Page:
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9 of the Biggest Business Social Media Fails EVER

A fair few businesses have suffered crippling social media fails in the past: some are hilarious, others are shameful, and so I’m going to countdown the 9 most cringe-worthy blunders. These aren’t the first of the business social media fails, and they certainly won’t be the last!

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9. HMV Fail

In 2013, new admin confirmed that there would be 190 firings throughout HMV, and it seemed that one of these many people had access to the company Twitter account. This angry individual took to the social media page and expressed their anger through some sarcastic, passive aggressive Tweets.

8. Coco-Cola Fail

With nothing but good intentions, Coco-Cola wished their consumers a happy new year by posting a snowy map of Russia, but to their dismay, actually managed to offend the nation by not including Crimea in the cartoon map. This all started a trend of people posting pictures of themselves pouring coke down the toilet with the hashtag #bancococola.

7. McDonalds Fail

One of the most popular fast-food chains in the world seemingly sent out a tweet announcing that Donald Trump was “disgusting” and had “tiny hands”. It took them a good 30 minutes to delete the tweet, as it gained thousands of retweets and likes. Once they noticed, McDonalds claimed that it was a hacker.

6. Chrysler Fail

In 2011, an employee managing the Chrysler’s Twitter page appeared to get confused up with their personal one and went on to express his road rage on the company Twitter whilst dropping an “F-Bomb” on the way. The employee was fired after the mistake.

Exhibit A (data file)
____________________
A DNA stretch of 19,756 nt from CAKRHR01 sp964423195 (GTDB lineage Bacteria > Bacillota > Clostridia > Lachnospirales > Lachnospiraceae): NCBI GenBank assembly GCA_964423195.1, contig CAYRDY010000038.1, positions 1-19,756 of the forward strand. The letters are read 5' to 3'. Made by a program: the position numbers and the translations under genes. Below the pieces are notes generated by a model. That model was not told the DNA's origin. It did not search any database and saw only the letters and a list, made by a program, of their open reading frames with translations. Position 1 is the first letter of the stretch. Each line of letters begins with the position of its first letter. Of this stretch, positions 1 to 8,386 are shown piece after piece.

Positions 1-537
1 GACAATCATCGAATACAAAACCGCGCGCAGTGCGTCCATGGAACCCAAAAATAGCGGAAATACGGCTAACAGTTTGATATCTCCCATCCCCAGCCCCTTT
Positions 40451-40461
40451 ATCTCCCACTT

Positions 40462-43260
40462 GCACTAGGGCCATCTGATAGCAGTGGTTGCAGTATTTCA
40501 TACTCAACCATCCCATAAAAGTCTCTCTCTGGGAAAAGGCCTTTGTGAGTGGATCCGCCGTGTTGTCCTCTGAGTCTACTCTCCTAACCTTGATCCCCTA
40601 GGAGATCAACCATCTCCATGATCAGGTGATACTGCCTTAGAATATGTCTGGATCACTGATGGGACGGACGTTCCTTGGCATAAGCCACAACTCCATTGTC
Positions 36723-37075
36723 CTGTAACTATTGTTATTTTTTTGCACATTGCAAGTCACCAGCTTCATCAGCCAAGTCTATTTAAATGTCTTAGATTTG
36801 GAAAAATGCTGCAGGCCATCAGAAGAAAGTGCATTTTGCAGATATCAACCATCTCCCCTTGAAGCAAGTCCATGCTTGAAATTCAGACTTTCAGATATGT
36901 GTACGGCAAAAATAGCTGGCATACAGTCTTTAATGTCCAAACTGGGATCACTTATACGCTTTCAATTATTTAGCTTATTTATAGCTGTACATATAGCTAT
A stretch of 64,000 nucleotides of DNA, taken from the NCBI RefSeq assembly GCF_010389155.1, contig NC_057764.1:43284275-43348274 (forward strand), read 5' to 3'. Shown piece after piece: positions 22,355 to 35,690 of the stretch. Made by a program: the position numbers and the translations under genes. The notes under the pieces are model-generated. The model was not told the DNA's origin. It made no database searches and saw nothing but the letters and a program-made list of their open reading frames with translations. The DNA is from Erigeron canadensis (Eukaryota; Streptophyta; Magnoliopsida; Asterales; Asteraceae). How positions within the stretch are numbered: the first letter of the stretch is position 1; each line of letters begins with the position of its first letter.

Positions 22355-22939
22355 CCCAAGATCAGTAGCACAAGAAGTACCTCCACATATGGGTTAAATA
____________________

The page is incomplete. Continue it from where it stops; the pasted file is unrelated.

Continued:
5. Twitter Fail

Ironically, Twitter’s CFO, Anthony Noto, accidentally tweeted what clearly should have been a direct message. People were promptly on the case and speculated that it could have been about a millennial news start up called Mic.

4. American Apparel Fail

A member of the American Apparel social media team naively posted an image of smoke in celebration of the 4th of July, but quick thinkers recognised the photo as the Challenger disaster (which killed 7 astronauts); the company received a lot of backlash for being so careless and disrespectful. American Apparel deleted the image and issued an apology.

3. Gap Fail

In 2012 Gap used the tragedy of Hurricane Sandy as an opportunity to get sales; they sent out a tweet that swiftly acknowledged the hurricane, and then nonchalantly moved onto the topic of shopping. It’s not uncommon for businesses to use disasters in order to promote themselves.

2. MTV Fail

MTV Australia was heavily criticised for sending out a tweet during the Golden Globes regarding not being able to understand America Ferrera and Eva Longoria whilst they were speaking. An apology was issued, and they claimed that the tweet was a joke in response to something the women had said on stage.

1. Walkers Fail

Quite recently, crisp manufacturer, Walkers, started up a #WalkersWave campaign where they encouraged people to share a selfie on social media using the hashtag in order to win tickets to the Champion’s League Final. The submissions were then placed in a video, which revealed that people had sent in images of serial killers, sex offenders and more.

So it seems like no matter how swift you are on the delete button, or however quickly you issue that all-important apology – people may forgive, but they never forget! See if you could handling recovering from these fails by taking the social media guru test here….

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